AUGUSTA, Maine — The Department of Health and Human Services blames short-staffing for a delay in its delivery of supplemental food benefits to eligible low-income Mainers.
DHHS spokesman John Martins, who could not immediately identify how many recipients are being affected by the problem, said the backlog affects people involved in the annual renewal process, which involves reaffirming financial information and other eligibility criteria.
“There is a backlog of cases, and we are using all available staff resources to address them in the short term,” said Martins in response to questions emailed by the Bangor Daily News. “Staffing is a primary reason for the backlog (vacancies and staff turnover), and we are currently working to fill vacant positions.”
Martins said the vacancies are not because of budget issues, and the open positions are being advertised. Even a slew of hires in the short term wouldn’t immediately solve the problem, because, according to Martins, it takes new employees up to a year before they are given full caseloads.
He said the vacancy rate statewide is about 18 percent and is worst in Bangor, where the vacancy rate is 29 percent. That’s where the backlog is the longest, he said.
Martins said the department has hired a recruitment and retention specialist to help with the problem, and existing resources are being shifted to Bangor and other urban areas to help with the backlog.
Terrie Haggey, a mental health worker in the Bangor area, said she has several clients who have been affected by the delays, and that local food banks and other charity organizations are usually unable to fill the void.
“This has caused people to go for days or weeks without food stamps,” said Haggey. “A lot of our folks are living off $700 a month, and most of them can’t afford not to have that for weeks on end.”
Haggey said the delays have ranged from a few days to three weeks.
“This is hitting a portion of the whole food stamp population,” said Haggey.
Ginette Rivard, president of MSEA-SEIU Local 1989, the labor union that represents the majority of state employees, said Tuesday that the backlog is a symptom of too many cuts in state government and lax hiring practices within DHHS.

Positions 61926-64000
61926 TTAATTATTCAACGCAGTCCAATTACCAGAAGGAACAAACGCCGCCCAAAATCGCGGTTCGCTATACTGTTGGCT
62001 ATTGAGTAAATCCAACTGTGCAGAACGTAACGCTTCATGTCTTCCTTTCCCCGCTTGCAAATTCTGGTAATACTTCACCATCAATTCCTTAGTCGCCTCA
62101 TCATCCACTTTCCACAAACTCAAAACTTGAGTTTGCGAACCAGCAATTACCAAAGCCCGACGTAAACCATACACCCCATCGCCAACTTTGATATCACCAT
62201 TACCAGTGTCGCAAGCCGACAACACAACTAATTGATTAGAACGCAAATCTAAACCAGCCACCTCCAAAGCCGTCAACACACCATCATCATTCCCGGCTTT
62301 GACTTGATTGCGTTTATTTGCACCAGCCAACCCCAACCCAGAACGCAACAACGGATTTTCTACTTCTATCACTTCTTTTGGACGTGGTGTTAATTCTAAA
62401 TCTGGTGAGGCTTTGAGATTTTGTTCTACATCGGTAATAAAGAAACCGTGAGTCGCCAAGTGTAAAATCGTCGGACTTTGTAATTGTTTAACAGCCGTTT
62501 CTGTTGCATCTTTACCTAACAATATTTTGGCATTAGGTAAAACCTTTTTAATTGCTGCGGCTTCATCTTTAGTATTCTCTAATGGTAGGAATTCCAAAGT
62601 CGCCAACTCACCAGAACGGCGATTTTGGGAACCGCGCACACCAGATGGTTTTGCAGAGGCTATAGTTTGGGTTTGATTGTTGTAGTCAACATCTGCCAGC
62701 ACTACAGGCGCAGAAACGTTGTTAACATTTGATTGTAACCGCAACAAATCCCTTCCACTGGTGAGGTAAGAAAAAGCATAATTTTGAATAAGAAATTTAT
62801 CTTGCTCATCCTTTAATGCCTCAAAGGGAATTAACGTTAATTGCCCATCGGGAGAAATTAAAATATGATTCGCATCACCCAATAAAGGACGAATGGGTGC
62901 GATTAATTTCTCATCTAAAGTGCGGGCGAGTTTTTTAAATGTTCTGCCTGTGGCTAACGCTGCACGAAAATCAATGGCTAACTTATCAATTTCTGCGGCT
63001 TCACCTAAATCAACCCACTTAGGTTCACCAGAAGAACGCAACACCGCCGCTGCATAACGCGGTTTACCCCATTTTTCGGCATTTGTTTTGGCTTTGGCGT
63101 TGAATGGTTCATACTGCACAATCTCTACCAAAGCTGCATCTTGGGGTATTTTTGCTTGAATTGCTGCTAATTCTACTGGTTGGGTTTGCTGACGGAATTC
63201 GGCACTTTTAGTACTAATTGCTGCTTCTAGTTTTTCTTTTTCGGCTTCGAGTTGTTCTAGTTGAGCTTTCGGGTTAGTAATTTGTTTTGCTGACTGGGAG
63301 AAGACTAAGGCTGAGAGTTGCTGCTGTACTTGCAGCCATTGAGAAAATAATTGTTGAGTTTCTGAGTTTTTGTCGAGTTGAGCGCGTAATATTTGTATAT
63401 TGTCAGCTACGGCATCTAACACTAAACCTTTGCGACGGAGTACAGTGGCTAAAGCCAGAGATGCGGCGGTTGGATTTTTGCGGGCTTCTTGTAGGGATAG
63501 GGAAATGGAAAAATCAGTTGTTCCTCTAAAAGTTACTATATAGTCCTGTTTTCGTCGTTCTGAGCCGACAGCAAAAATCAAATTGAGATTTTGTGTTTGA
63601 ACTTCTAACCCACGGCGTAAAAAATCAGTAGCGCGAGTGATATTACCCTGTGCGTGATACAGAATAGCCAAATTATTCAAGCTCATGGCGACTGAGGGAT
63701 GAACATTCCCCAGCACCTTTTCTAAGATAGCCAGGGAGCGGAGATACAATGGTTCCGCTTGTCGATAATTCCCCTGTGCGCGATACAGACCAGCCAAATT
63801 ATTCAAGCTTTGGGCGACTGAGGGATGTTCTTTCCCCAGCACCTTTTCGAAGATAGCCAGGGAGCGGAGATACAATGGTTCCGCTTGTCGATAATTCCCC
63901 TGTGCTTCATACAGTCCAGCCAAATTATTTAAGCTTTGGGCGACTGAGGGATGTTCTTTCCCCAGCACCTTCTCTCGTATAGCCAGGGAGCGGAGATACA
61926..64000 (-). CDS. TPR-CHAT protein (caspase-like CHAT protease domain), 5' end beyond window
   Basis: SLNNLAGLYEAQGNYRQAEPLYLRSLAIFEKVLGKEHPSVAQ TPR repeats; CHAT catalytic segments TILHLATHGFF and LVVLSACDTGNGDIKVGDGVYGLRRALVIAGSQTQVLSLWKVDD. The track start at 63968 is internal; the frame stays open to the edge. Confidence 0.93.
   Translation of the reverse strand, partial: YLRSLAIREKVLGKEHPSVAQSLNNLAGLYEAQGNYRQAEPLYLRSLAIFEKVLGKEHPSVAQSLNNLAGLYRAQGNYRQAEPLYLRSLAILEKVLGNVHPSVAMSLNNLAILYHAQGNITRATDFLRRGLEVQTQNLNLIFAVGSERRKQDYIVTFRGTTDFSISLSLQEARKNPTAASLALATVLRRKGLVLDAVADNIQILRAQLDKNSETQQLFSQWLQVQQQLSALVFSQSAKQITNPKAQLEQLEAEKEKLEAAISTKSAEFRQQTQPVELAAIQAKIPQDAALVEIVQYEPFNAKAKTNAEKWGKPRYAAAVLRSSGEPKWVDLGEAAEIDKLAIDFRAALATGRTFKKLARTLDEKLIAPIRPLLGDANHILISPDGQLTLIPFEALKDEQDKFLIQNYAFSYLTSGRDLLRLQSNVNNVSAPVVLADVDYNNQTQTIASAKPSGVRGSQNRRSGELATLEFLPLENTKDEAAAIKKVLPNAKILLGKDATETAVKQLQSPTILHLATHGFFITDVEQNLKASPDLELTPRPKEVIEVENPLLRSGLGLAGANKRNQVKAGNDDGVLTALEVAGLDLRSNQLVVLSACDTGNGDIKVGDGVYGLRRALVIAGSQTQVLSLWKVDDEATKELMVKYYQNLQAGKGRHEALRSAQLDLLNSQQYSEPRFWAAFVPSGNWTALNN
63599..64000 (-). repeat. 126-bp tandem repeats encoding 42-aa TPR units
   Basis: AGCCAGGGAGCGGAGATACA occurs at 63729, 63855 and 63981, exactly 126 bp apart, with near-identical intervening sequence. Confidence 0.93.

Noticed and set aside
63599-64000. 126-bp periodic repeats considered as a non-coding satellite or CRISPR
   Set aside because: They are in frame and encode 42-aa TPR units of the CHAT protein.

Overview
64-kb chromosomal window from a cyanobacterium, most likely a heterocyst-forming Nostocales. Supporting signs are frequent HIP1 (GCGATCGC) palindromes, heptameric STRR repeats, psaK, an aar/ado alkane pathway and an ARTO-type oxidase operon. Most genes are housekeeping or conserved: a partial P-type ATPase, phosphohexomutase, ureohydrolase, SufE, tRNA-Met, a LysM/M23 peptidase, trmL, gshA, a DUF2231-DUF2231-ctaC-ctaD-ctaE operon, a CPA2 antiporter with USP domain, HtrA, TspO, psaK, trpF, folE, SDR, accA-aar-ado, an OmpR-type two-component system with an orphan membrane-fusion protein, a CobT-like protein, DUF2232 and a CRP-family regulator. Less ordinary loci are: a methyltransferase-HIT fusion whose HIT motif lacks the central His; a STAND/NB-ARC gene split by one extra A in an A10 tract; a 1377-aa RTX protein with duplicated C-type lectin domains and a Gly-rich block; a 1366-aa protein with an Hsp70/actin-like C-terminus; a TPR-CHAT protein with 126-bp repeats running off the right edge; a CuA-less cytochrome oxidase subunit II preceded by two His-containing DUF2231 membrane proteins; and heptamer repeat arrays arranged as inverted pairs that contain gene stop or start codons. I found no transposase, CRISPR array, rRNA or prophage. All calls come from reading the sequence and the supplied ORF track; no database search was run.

“My information is anecdotal but from talking to members who work in those jobs, they say vacancies don’t get filled, they’re tough jobs, and the workload is incredible,” said Rivard. “This is what happens when you keep cutting government. Benefits aren’t available to citizens when they’re due them. It’s prevalent throughout state government that jobs don’t get filled and people are overworked.”
Martins said the problem is likely at a monthly peak because of the schedule under which annual reviews are processed and benefits distributed. Anyone due for an annual review must submit information to DHHS by the 10th day of the month, and information is processed in a first-in, first-out manner.
Under normal circumstances, benefits are released to people’s state-issued EBT cards between the 10th and 14th of the following month.
Martins said despite the delays, recipients will receive all of the benefits they are entitled to once their paperwork is processed. The Office for Family Independence is in the midst of revamping the way it processes food stamps and other benefits, including the introduction of electronic imaging and other technology, and is moving toward a more task-oriented workforce, versus a geographically based one.
“By using technology and other resources, the workload can be spread out over all DHHS offices, which will allow for cases to be processed faster and for more balance in the workload across the state,” said Martins. “This process redesign is currently underway with full completion targeted by the end of the calendar year.”
According to DHHS data, in May 2014, more than 230,000 individuals in Maine were receiving food stamps for a total distribution of some $26.9 million in benefits. Cumberland County had the highest distribution — $4.4 million — followed by Penobscot County at $3.4 million, and Androscoggin and York counties with about $2.9 million. The lowest-receiving county from a monetary perspective was Piscataquis, with about $458,000 in food stamps distributed in May.
Food stamps, which since 2008 have been called the Supplemental Nutrition Assistance Program, are funded by the federal government.